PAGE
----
On a routine checkup, my 11-year-old dog displayed very high kidney function levels of bun (178) and creatinine (5). After 10 days of IV therapy, the numbers came down to 35 bun and 2.1 creatinine. Over the next 10 days, after stopping the therapy, he was very low on energy and unwell. I took him for a check up and his creatinine had shot up to 6.4; his bun was 125. Since then he has been given SubQ fluids (under the skin at home), and it has been a week. Yesterday, we added Lasix (a diuretic). A few days ago, his creatinine level was 4.1 and his bun was 75. I started him on Royal Canin Renal Diet and am giving him just that. His eye is definitely affected. Please advise as to what I can do for him.
The high kidney values indicate a defect in the kidneys’ ability to concentrate urine and eliminate the body’s waste products. It is unclear from your dog’s history if the disease process is more acute (and possibly reversible) or more chronic (the damage is not reversible, but the disease may be manageable). If there is an underlying cause, it is very important to identify and treat it so that further kidney damage is minimized. Once the kidney is more permanently damaged, diagnostics and therapeutics are aimed at slowing the further progression of disease. Diet therapy is important in the management of kidney disease; however, it is only the tip of the iceberg relative to many other therapeutic intervention points that should be explored.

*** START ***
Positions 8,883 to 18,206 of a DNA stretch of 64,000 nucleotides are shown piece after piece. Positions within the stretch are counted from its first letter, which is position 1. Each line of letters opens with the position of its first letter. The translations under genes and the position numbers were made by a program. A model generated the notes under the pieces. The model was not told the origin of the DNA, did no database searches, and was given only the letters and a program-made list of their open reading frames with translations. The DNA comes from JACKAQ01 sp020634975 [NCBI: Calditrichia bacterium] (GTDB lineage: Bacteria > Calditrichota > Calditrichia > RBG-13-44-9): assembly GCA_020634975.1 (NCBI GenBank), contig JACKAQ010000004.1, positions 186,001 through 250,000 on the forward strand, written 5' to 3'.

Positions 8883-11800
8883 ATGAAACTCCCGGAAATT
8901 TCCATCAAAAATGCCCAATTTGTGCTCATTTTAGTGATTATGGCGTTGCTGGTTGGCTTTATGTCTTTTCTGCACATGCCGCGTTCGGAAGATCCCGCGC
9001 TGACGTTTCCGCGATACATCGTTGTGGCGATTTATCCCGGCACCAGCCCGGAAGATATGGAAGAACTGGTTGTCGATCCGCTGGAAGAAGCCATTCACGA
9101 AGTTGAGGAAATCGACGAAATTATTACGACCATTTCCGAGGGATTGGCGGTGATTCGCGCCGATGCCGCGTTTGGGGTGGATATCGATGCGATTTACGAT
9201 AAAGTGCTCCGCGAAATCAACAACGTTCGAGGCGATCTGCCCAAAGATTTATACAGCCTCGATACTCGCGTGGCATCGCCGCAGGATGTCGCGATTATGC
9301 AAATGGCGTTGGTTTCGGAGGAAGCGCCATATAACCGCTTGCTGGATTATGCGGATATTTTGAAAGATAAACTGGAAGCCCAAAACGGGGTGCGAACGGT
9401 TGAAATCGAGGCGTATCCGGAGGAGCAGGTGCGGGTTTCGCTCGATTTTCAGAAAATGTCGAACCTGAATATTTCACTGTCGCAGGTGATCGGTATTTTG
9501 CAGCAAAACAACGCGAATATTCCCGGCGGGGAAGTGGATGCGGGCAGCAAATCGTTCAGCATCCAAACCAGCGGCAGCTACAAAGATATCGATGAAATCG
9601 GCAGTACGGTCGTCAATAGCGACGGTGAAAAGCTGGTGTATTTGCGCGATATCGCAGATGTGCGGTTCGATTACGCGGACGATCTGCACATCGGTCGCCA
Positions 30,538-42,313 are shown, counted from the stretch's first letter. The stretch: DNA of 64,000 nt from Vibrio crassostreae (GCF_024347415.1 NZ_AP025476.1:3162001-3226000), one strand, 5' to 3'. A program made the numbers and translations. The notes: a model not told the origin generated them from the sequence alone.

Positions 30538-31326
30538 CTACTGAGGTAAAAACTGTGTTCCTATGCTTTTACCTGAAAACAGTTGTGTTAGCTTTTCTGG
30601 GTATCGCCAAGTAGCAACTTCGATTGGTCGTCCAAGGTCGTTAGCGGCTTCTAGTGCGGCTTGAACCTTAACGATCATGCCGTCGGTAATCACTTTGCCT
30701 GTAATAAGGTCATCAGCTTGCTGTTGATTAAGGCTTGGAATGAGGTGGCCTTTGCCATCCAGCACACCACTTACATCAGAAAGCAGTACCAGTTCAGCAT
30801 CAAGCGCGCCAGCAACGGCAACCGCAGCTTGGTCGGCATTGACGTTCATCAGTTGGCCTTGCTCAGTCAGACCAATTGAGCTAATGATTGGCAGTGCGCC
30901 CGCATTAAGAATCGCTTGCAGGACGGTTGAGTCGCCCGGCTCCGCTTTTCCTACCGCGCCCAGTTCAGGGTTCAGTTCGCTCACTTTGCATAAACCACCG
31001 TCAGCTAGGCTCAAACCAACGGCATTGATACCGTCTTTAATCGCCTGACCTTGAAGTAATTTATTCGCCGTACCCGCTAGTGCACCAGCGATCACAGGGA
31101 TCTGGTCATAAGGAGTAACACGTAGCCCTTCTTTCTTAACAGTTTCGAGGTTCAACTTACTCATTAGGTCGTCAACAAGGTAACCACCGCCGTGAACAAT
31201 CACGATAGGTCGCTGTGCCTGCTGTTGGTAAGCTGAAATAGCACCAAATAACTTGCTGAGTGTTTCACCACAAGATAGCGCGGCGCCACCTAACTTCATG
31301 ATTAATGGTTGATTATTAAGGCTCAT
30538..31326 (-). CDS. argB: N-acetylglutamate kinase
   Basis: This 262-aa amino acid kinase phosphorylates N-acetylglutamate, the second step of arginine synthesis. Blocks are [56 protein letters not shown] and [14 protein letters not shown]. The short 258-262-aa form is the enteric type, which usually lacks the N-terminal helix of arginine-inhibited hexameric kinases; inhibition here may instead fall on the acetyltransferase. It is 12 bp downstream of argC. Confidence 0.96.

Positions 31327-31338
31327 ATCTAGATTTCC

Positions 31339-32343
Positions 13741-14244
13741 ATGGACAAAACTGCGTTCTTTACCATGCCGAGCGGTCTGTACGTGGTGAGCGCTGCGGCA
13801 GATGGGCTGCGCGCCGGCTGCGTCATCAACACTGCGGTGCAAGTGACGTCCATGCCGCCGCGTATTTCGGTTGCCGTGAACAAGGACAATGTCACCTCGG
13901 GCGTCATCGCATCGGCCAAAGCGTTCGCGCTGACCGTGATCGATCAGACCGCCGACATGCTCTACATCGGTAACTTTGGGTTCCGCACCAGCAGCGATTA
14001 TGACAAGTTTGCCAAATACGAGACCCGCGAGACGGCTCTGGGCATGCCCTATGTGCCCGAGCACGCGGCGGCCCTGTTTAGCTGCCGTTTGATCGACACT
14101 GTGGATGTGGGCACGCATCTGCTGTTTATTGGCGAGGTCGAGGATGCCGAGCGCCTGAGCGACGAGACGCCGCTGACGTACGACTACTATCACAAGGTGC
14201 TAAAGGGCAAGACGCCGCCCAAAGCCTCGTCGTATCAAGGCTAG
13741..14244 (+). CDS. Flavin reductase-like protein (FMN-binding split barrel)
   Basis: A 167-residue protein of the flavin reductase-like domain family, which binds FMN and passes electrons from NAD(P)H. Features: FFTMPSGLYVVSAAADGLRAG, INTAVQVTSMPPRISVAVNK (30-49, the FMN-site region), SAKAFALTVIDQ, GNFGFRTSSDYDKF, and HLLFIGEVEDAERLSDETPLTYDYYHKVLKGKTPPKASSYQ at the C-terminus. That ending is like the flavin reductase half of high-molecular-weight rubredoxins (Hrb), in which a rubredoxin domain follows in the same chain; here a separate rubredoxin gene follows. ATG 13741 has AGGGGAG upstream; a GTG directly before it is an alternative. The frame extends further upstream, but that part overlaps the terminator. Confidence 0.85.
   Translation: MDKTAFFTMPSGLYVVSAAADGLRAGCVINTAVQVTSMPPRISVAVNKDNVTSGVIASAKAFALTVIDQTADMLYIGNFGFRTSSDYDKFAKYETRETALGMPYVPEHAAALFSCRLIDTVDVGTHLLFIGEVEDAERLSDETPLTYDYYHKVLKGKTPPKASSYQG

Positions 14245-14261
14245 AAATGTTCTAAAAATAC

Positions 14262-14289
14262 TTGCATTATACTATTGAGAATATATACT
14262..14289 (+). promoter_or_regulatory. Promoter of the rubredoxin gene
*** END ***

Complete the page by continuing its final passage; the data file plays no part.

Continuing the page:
You mentioned your dog is on Lasix (furosemide, a diuretic). This drug is not typically used in patients in kidney failure. There are a few unique, critical care situations (in a hospital setting) when kidney failure patients are no longer making urine and this drug may then be used. You also indicated that your dog’s eye is being impacted by the disease and I presume this is due to high blood pressure. There are several very good blood pressure control agents that can be used to lower blood pressure – Lasix is NOT one of them (although it is sometimes used in people with certain types of high blood pressure, it would be contraindicated in your dog). A board-certified veterinary internal medicine specialist (http://www.acvim.org/) will be the individual with the most training and experience in helping treat your dog’s kidney disease. You should ask your local practitioner for a referral to a board-certified specialist.
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